Solving UDMA Mode Problems with ATA/IDE Drives
Originally, all ATA/IDE drives used an access method called PIO (programmable input/output). Today, ATA/IDE hard drives (and some types of ATAPI drives) support faster access modes known as UDMA (also called Ultra DMA or Ultra ATA), which range from 33MHz to 66MHZ, 100MHz, and the latest 133MHz speed. If you notice the following problems, your system probably doesn't have UDMA configured correctly:
Very slow hard disk and optical drive performance
Inability to use disk-mastering software with your CD-RW or writeable DVD drive
To achieve a particular UDMA speed, all of the following must be present:
The correct cable must be used. While UDMA/33 drives can use the older 40-wire IDE cable, UDMA/66 and faster drives must use the 80-wire UDMA cable.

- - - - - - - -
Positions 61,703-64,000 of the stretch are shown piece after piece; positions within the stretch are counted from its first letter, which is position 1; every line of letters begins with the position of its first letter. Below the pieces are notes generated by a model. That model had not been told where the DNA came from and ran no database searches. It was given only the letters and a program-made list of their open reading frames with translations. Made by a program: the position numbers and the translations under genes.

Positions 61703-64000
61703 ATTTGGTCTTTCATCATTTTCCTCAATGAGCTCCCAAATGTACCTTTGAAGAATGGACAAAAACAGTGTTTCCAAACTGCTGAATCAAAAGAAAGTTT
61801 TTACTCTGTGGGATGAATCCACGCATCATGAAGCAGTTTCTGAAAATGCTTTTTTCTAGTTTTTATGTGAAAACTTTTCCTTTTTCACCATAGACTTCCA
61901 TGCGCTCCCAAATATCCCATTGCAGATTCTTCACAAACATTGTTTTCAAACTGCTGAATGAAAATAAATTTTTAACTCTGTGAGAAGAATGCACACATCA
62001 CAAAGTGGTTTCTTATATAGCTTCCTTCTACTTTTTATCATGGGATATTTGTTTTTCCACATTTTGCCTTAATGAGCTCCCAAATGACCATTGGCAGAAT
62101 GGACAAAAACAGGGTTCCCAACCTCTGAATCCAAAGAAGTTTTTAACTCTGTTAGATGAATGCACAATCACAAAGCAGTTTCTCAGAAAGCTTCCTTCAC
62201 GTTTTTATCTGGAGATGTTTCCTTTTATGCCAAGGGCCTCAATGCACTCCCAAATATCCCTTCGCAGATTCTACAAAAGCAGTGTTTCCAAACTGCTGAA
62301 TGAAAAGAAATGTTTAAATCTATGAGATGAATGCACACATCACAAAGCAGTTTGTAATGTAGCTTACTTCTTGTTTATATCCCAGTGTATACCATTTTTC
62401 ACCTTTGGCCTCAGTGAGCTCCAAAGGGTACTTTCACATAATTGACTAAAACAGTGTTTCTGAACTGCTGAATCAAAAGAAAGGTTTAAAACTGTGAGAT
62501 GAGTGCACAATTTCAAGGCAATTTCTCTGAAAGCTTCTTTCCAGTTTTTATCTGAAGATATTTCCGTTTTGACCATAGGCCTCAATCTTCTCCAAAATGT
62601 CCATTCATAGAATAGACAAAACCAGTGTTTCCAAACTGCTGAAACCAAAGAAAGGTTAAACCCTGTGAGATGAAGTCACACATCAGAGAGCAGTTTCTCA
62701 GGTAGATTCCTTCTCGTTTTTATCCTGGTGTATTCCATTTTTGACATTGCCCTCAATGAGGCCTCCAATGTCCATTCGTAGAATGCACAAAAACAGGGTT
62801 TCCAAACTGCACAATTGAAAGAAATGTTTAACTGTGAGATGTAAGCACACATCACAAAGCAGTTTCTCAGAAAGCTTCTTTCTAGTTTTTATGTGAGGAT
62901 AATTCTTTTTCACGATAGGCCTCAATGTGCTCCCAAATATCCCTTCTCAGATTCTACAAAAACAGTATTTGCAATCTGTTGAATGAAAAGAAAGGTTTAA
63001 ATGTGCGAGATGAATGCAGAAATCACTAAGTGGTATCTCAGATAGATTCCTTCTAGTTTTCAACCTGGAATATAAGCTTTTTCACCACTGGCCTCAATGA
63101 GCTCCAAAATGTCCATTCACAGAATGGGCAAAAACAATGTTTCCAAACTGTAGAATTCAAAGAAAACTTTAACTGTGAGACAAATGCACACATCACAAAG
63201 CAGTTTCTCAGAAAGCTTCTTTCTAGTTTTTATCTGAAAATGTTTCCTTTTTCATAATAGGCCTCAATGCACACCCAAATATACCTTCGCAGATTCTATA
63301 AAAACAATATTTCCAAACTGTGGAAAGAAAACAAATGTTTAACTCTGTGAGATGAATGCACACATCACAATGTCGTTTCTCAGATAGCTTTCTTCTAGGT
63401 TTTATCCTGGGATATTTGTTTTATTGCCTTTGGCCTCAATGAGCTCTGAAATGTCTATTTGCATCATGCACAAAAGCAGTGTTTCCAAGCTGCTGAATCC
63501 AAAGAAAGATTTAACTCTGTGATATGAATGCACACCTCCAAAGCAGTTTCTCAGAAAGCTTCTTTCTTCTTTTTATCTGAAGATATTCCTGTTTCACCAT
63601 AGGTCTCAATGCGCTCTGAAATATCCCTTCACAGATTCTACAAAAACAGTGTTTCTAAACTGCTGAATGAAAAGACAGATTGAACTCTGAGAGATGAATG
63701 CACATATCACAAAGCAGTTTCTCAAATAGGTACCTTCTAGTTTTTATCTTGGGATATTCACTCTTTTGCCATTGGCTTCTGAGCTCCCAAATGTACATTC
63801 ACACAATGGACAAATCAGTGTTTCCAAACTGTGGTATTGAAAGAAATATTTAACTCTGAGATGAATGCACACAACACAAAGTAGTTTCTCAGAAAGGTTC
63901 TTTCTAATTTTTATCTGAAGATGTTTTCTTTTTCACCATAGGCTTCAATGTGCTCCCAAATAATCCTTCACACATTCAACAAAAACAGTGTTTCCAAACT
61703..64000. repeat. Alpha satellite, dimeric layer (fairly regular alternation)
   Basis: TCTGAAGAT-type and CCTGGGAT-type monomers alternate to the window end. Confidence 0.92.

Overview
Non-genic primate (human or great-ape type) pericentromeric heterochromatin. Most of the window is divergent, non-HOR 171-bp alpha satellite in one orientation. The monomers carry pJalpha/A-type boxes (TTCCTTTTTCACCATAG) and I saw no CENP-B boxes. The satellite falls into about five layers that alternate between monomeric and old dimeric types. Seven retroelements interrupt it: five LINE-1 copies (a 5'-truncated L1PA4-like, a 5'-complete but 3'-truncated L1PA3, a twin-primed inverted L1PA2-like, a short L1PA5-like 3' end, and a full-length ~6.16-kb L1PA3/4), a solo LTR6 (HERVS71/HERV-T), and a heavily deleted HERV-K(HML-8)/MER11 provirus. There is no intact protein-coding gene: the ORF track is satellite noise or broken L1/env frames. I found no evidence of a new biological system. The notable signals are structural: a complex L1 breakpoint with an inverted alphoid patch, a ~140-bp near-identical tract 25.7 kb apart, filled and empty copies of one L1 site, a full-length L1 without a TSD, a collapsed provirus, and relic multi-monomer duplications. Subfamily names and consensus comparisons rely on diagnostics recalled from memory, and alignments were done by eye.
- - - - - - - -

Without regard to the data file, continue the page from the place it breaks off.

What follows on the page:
The drive must be configured for the fastest UDMA speed supported by both the drive and the host adapter.
The host adapter (motherboard or slot-based) must have its Windows device drivers installed for maximum performance. View the ATA/IDE host adapters in Device Manager to determine if you need to install device drivers; if the host adapter listing in Device Manager indicate that the correct drivers are not installed, download them from the motherboard or system builder's Web site and install them. See "Using Device Manager," p. 480 for details.
The correct UDMA speed must be selected in the system BIOS setup for the drive if User-defined, rather than AUTO, is used to configure the drive.
Because drives with fast UDMA modes are frequently used on motherboards that support slower UDMA modes, most drives are shipped with their faster UDMA modes disabled. Use the utility disk supplied with the drive, or download a utility from the drive maker's Web site, to view and change the UDMA support for your drive.